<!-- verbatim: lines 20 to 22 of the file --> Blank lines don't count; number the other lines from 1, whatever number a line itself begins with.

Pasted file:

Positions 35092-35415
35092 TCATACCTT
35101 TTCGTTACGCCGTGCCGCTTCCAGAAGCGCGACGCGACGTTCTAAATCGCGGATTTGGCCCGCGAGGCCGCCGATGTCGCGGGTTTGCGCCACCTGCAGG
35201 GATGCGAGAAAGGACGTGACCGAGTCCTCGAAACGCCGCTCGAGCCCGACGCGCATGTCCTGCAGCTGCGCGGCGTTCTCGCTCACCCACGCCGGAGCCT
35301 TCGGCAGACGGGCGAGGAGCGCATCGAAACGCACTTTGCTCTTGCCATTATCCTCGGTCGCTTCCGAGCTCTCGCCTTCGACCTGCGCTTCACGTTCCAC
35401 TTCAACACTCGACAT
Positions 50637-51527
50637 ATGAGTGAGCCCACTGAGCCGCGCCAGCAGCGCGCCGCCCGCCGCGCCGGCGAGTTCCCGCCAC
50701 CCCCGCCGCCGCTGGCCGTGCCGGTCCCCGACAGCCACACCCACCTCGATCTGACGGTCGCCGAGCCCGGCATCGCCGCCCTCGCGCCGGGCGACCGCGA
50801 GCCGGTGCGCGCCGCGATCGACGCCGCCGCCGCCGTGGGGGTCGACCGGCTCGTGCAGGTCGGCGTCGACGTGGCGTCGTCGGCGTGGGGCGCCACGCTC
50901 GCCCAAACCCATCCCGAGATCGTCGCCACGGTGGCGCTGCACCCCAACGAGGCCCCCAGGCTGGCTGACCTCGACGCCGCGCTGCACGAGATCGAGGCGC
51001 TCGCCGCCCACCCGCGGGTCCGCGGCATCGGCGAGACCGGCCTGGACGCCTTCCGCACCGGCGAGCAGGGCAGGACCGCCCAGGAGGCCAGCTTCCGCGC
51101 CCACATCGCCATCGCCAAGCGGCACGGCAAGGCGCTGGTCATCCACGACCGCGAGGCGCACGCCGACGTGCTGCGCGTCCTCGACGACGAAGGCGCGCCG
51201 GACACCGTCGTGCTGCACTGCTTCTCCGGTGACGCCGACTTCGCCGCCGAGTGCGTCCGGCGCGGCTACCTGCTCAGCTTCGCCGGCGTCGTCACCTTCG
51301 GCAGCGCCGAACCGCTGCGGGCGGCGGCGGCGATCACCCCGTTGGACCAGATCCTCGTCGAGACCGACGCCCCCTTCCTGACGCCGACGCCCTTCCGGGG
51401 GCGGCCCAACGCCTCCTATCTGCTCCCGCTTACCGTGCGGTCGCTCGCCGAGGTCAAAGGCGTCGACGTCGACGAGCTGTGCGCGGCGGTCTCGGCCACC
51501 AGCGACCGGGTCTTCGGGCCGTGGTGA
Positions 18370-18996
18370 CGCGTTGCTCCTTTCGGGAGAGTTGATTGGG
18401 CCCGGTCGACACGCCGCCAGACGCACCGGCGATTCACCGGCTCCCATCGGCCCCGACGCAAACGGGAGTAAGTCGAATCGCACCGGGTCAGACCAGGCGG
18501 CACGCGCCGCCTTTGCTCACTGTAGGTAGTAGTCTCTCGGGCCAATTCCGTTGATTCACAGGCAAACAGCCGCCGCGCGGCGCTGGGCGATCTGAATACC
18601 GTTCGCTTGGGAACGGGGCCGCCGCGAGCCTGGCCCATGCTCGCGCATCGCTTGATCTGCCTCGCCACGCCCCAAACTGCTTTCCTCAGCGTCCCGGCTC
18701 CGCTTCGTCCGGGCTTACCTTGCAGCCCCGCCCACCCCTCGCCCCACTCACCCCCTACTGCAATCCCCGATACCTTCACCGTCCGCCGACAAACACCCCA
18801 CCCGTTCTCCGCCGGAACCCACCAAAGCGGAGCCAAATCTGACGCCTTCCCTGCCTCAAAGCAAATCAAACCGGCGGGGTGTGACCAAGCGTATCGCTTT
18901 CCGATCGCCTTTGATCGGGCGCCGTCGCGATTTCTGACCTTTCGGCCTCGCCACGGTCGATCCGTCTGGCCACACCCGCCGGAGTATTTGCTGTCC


18401 CCCGGTCGACACGCCGCCAGACGCACCGGCGATTCACCGGCTCCCATCGGCCCCGACGCAAACGGGAGTAAGTCGAATCGCACCGGGTCAGACCAGGCGG
18501 CACGCGCCGCCTTTGCTCACTGTAGGTAGTAGTCTCTCGGGCCAATTCCGTTGATTCACAGGCAAACAGCCGCCGCGCGGCGCTGGGCGATCTGAATACC
18601 GTTCGCTTGGGAACGGGGCCGCCGCGAGCCTGGCCCATGCTCGCGCATCGCTTGATCTGCCTCGCCACGCCCCAAACTGCTTTCCTCAGCGTCCCGGCTC